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Politically Myopic? The IAFF's Endorsement of Kerry - James W. Dundas
James W. Dundas

Kerry and the IAFF

I have been retired for almost seven years, and although I don't know why, I still maintain my retiree membership in the IAFF. In fact, I came from the same department as Harold Schaitberger, yet I couldn't be more removed from his politics or his leadership of the IAFF.

I never knew Harold, nor would he ever know me. We met only once when I first joined the IAFF in 1973. He went on to bigger and better things in the union, and I finished out my career with the department. At first, I was happy and proud that he became President of the International.

Today, I see him as a reckless gambler, risking the image and reputation of a once honorable and unreproachable organization.

That he gathered to himself the support of the top leadership of the union is a testament to his management skills. That he has done so without a mandate from the membership is disheartening.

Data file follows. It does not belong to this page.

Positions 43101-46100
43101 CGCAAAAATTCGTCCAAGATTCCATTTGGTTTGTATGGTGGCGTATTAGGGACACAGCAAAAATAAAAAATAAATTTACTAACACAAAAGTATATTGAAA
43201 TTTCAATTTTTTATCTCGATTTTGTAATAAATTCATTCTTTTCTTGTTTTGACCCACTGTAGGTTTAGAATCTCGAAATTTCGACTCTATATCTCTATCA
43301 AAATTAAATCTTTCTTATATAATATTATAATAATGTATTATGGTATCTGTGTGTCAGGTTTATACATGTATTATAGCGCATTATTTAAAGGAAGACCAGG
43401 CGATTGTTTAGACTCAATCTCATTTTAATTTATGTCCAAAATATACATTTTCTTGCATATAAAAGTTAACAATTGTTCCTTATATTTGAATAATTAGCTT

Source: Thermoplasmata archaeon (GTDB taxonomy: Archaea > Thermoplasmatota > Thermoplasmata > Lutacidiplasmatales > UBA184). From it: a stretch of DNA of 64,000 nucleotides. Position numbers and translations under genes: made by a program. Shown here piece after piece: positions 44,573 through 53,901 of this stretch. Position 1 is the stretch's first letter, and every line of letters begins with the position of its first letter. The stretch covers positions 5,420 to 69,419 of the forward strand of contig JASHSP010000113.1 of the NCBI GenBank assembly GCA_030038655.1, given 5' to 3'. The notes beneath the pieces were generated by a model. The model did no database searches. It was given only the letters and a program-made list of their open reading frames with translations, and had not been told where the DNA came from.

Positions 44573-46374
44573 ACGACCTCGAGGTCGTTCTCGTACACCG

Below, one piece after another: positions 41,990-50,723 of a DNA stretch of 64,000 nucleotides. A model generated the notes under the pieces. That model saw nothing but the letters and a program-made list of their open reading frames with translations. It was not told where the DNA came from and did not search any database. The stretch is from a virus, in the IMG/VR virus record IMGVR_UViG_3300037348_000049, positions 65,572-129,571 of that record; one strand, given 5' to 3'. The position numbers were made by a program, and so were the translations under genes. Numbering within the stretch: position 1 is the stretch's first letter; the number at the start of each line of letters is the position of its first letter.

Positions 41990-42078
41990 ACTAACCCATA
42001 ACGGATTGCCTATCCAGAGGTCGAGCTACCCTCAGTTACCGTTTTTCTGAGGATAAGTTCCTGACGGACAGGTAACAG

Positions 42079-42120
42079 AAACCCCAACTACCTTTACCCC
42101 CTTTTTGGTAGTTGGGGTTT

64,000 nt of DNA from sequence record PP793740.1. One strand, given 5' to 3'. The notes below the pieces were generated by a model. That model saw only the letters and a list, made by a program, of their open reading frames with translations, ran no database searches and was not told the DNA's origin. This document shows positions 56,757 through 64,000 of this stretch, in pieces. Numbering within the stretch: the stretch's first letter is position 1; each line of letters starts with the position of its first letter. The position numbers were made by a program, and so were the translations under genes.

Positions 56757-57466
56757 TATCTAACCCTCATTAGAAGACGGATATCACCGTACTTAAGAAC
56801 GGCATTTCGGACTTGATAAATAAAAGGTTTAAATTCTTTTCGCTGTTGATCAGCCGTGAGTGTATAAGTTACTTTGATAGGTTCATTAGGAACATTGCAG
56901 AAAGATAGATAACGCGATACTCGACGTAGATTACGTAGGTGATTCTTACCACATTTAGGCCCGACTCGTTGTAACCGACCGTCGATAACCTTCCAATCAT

Firefighters are practical people who easily see through deception. Like our colleagues in law enforcement, we become skeptical and suspicious after we've witnessed life's worst every day of our careers. To endorse a candidate based on narrow-minded labor issues is political myopia, at best. Cynicism could suggest other, more egregrious motives.

If Kerry is elected President of the United States, I will be able to cash my fat retirement paycheck while dodging hijacked airliners piloted by Islamic terrorists.

The safety of my family and the security of my country are greater issues to me than whether another state loses right to work status.

Day by day, Kerry loses ground on all the issues in which he has cloaked his campaign, and day by day, he appears increasingly hollow and insubstantial.

The fact that Harold Schaitberger could lend his organization's endorsement without the consent of its membership shows that hollow begets hollow.

James W. Dundas, Jr.
Battalion Chief, Retired
Fairfax County Fire and Rescue Department
Ashburn, Virginia